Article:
Mandatory religion class in Turkey discriminates against non-Muslim faiths, study finds

Mandatory religion classes in Turkey's school curriculum are discriminatory against religions that are not Islam, and have explicit biases in favor of Islam, a recent study revealed. The class materials reportedly often refer to Islam as "our religion."

Duvar English

Turkey's education materials in mandatory religion classes are discriminatory against religions other than Islam, a recent study within the "Project for Supporting Diversity and Freedom of Religion and Faith in Turkey's Education System" revealed. 

Many books use expressions like "our religion," "our holy book," and "our prophet" about Islam, which can lead to dogmas regarding religion, researcher Dr. Özgür Heval Çınar said.

The curriculum doesn't include any teachings about non-monotheistic faiths and only refers to Christianity and Judaism briefly in the context of their followers in the Arab Peninsula before the emergence of Islam, Çınar added.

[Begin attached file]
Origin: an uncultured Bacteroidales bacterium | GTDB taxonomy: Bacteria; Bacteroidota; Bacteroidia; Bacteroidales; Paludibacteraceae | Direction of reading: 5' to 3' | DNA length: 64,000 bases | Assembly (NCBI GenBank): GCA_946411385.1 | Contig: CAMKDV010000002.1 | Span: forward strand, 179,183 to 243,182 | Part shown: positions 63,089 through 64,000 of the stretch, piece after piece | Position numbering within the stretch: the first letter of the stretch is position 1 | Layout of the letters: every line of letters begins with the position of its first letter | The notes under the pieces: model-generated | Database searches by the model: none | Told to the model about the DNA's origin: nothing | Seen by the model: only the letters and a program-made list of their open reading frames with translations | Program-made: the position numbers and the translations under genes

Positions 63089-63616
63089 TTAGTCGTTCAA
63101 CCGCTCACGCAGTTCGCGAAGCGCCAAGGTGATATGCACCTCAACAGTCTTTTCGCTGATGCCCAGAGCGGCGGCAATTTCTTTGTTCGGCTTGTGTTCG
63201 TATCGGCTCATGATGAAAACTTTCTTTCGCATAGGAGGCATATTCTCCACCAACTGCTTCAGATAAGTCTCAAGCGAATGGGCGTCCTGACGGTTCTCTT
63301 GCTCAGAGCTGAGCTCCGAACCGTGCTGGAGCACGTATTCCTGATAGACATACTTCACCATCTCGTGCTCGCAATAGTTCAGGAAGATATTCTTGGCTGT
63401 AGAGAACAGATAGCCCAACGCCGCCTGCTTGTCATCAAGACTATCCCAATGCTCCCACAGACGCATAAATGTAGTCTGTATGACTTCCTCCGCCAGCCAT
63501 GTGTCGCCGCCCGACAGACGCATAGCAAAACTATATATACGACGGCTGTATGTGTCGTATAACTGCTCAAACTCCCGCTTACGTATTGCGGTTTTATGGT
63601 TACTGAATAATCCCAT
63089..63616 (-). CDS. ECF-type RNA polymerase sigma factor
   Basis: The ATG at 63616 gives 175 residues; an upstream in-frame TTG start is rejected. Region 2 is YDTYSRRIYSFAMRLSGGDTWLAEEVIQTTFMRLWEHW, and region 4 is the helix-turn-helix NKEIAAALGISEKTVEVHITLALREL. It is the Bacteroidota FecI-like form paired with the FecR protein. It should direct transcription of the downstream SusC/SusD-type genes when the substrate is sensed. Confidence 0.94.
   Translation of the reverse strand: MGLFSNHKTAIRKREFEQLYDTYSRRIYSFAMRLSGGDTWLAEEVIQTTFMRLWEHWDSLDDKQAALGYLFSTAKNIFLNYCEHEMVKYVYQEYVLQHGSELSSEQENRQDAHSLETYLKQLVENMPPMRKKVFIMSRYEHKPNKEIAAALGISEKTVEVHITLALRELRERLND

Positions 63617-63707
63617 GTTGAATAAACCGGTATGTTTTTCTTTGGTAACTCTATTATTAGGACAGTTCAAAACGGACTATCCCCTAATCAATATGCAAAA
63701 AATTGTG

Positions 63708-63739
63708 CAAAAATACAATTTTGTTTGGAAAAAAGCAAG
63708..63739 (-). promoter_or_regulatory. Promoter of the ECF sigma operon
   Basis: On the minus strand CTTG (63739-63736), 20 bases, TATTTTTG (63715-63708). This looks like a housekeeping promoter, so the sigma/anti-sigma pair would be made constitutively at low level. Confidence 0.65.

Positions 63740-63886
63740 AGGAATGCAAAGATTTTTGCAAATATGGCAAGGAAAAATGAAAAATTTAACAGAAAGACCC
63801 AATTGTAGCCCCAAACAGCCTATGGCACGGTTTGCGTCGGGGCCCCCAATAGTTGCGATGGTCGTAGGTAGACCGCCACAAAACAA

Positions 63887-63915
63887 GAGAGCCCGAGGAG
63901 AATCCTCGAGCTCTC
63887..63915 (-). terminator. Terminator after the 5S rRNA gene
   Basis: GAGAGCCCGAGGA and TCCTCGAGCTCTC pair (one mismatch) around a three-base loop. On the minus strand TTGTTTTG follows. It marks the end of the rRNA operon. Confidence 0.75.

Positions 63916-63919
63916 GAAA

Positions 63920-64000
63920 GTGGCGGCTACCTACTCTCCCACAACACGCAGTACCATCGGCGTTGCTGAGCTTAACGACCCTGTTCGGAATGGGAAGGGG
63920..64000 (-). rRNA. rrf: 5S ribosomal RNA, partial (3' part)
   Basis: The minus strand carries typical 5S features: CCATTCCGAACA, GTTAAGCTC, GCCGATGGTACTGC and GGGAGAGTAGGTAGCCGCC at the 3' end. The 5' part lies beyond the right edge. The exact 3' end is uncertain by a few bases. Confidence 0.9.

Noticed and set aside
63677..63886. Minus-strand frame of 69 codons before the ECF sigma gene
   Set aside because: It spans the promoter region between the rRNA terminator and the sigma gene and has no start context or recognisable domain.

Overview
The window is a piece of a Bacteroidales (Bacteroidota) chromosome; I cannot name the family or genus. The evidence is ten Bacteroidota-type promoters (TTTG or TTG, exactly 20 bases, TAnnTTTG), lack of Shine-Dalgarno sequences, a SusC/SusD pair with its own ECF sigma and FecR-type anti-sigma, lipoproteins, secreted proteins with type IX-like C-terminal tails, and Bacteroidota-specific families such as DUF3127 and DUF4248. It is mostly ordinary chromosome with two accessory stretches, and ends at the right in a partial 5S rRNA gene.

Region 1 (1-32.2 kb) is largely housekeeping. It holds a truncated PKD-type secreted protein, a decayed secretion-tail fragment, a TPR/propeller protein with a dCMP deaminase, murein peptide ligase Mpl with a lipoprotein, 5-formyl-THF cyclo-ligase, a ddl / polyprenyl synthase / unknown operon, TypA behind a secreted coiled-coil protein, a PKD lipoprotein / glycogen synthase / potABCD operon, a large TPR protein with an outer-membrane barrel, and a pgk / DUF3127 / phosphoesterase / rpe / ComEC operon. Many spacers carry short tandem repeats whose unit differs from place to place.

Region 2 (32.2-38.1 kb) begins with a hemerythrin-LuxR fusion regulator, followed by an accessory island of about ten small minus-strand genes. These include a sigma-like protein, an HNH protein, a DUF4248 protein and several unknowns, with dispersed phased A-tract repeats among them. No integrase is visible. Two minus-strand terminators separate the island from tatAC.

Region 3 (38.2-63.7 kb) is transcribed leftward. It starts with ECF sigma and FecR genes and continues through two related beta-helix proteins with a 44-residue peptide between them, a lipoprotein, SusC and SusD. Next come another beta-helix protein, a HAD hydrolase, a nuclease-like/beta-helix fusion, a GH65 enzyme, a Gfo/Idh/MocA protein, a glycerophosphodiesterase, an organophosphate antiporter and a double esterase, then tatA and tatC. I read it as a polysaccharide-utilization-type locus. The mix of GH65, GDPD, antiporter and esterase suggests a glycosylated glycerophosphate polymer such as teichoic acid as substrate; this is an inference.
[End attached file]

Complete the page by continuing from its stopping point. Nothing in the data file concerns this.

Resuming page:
Some of the expressions in the curriculum are so biased that they effectively disrespect other religions, the report said, noting a phrase that read "The only religion accepted by God is Islam."

“Everyone's freedom of thought, conscience and religion should be respected, and all faiths and religions should be represented inclusively and without bias; this is a basic human right."

The curriculum is also biased about lifestyles and morals, the report said, noting phrases that discourage divorce and encourage marriage, and openly enforce primitive gender stereotypes.

"A woman owes you to not allow people you don't like in your house and to not talk to people you don't like. Be careful! You owe her a bounty to eat and wear," said one expression from the curriculum.

Both religious and non-religious students were unsatisfied with the religion curriculum, either because they found it superficial and repetitive, or because they find it boring and memorization-based.